Rio Outbound

Discussion in 'Saltwater' started by Mr.E, Jul 29, 2007.

  1. Damn! Took a buddy up into an estuary/tidal creek yesterday, looking for searun cutts. We were both planning on using our 4 wts, but I had my 6 wt along with my reel loaded with the Rio Outbound for a backup, as I have seen searuns working schools of baitfish in the estuary before, and I wanted to be prepared to cast a baitfish pattern longer distances if the situatioin arose.
    He had just returned from a trip to Colorado, and hadn't even unpacked his fly fishing duffel. (I can't imagine doing that before going out on another, different kind of trip). He pulls his reel (Scientific Anglers) out of the bottom of his duffel, and the seat is broken...most likely due to gorilla baggage handlers tossing the bag around (we won't chew him out here for letting his reel be in such a dangerous place, as we all make mistakes).
    I was then faced with the choice of letting him use my 6wt setup, or loaning him my 4 wt reel. I loaned him the reel, as I have witnessed him breaking rods before. so I ended up using my 6 wt with the intermediate Rio Outbound for casting and stripping Reversed Spiders for the cutties. The wind came up pretty strong, so I wasn't too bummed using the 6 wt. The one 12" searun I caught even put a good bend in the rod for a bit. It was too sunny, bright, and windy for good fly fishing an exposed tidal creek, but my buddy finally caught a nice 13"er, in spite of the wind having its way with us.
    I was making a cast, and decided I needed a little more line, so stripped some out during a false cast...then decided I needed one more strip to reach my target and *POP* I snapped my running line off with the next strip...wind must have blown a loop of the line around the reel handle (only thing I can figure out) and it popped! Damn! The spot it broke at was only a foot into the running line, and it seemed a bit frayed right there.
    Now I have to splice this thin floating running line. Should I use the braided mono loops? The smaller diameter ones would be the ones I'd have to use. I have spliced lines before, and have whipped the braided mono loops onto the ends of some of my lines and sinktips, so I know how to do this. I don't think I will be swapping heads with this running line, so maybe just a solid splice? The break is only a foot into the running line, so I'm thinking of cutting off that one foot still on the head and making the splice between the head and the running line. Would this be the best way to go?
     
  2. You can certainly use mono loops to splice, if you want to make a looped shooting head setup out of it.

    Or, just use the braided line to splice the two pieces together. I did it on a Leviathan, and the juncture goes through the guides just fine, and it's held up under some pretty hard pulling. Make sure the two pieces overlap slightly, and Pliobond over the braid at where the two cut line ends are located (to keep the little ends from popping through while casting or whatever). Nailknot the ends of the splice, Pliobond over them, and you're in business. :beer2:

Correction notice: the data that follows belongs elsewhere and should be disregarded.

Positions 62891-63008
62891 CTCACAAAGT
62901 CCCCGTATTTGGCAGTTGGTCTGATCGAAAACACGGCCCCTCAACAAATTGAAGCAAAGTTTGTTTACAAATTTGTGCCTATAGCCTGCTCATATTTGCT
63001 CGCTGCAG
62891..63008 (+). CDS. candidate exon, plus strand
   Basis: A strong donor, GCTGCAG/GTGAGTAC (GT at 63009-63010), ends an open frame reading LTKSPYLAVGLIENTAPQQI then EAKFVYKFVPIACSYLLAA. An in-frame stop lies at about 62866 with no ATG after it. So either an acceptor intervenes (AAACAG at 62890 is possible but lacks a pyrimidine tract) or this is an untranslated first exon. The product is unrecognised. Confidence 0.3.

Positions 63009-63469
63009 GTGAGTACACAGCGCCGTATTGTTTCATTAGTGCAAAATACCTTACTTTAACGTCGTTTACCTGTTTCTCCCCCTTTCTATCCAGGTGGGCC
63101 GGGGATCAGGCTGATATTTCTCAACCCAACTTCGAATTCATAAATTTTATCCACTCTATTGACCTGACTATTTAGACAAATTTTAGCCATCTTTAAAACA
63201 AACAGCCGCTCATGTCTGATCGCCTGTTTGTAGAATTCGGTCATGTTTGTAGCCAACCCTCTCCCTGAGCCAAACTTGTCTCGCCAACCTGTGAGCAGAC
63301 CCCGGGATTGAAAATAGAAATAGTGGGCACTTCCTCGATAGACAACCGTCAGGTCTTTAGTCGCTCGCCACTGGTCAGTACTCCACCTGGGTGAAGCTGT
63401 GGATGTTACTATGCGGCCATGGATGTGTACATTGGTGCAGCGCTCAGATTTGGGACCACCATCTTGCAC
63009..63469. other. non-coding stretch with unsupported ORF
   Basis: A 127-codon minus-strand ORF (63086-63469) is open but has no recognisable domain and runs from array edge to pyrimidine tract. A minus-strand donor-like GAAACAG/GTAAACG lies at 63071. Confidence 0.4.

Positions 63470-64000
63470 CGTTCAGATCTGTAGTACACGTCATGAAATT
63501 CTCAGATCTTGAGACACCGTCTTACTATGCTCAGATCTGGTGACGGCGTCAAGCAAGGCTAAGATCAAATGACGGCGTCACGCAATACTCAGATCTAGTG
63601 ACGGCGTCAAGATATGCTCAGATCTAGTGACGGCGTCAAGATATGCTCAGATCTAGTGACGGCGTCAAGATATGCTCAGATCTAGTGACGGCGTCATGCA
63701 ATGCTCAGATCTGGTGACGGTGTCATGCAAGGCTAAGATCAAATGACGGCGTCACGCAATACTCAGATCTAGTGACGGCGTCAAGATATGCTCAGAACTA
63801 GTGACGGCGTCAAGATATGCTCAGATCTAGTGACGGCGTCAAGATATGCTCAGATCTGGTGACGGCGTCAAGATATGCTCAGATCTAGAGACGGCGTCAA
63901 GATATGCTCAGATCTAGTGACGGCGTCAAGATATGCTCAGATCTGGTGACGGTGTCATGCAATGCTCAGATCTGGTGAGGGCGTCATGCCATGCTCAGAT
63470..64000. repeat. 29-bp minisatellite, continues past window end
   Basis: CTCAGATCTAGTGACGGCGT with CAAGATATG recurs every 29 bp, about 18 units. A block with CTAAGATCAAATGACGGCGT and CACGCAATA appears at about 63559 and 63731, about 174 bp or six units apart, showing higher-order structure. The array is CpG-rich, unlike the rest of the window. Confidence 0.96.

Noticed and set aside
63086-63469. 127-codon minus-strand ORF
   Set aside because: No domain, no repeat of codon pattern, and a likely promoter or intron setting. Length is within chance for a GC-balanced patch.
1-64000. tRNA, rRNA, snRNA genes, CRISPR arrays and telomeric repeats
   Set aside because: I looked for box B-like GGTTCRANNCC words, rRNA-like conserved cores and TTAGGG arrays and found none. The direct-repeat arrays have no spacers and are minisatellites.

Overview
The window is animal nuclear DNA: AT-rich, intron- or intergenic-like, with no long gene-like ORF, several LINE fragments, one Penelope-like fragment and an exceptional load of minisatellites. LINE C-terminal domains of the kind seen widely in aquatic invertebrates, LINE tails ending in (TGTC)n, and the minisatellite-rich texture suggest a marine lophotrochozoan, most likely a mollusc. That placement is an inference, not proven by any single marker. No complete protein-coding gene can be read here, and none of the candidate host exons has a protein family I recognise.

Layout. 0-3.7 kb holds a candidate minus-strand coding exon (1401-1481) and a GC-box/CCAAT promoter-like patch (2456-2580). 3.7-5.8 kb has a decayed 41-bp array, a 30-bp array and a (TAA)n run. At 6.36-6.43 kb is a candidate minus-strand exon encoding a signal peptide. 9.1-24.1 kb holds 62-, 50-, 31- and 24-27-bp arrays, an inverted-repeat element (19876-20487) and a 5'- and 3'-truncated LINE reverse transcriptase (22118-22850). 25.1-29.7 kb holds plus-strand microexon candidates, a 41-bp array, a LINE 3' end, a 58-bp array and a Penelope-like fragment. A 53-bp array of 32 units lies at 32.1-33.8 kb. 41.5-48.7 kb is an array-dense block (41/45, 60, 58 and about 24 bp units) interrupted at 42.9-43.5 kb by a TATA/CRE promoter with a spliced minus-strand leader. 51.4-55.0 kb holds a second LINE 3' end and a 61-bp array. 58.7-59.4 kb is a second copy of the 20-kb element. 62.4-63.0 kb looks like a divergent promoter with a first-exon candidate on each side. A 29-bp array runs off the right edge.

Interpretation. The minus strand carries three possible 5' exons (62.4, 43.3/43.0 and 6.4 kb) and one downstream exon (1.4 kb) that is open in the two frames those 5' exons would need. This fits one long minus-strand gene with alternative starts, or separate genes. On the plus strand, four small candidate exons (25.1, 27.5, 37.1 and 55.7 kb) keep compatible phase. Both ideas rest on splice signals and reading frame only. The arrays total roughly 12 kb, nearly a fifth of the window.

3. Thanks Richard. I don't think I'm going to be swapping heads. I'll probably just do the straight splice you described.
     
  4. I posted earlier about not enjoying this line, but now that I have used it for four outings, I wouldn't replace it for another. On my first outing, I was conscious that it was a shooting line so I fished it much different. I would only allow about 2"-6" of running line to extend beyond the tip of my rod before I tried to double haul and let the line fly. Now, I have realized that beyond having a much heavier head, it is similar to casting a wf line only, you can easily shoot 20-30 ft of running line without much difficulty. What I do know based on the great wealth of information from this site, is to on my last cast, shoot about 10' of running line on my backcast and then haul as I make my forward cast and release the line with my rod tip pointed much higher than with a wf line. The running line will rip through the guides and send the head flying forward.

    What I don't like about this line thus far, is that the running line will begin to dig into my skin on my finger, due to its small dia and leave it bleeding. This can be fixed by gauze and I will remember that next time. Secondly, the running line gets tangled fairly often and you are left fixing a birdsnest upon making your cast.
     
  5. If you are anything like me, if I get to the beach and see any signs of fish as I am setting up, I tend to rush stretching out the running line. Over the last few weeks, what has helped is the night before I strip out and stretch the running line, going through it at least twice 3 ft at a time, and I leave it laid out in loose lines outside on the deck. In the morning, I coil the line in my stripping basket and only wind it on to the reel for the walk to the beach if wearing the basket is out because of the terrain. It doesn't eliminate running line problems but doing this has reduced my frustration with the Outbound. My rod fits into my vehicle, so the line stretching is done with the rod and reel set up. Now, consistently getting long casts out is another matter, but I can no longer blame running line issues (damn!).

    Graham
     

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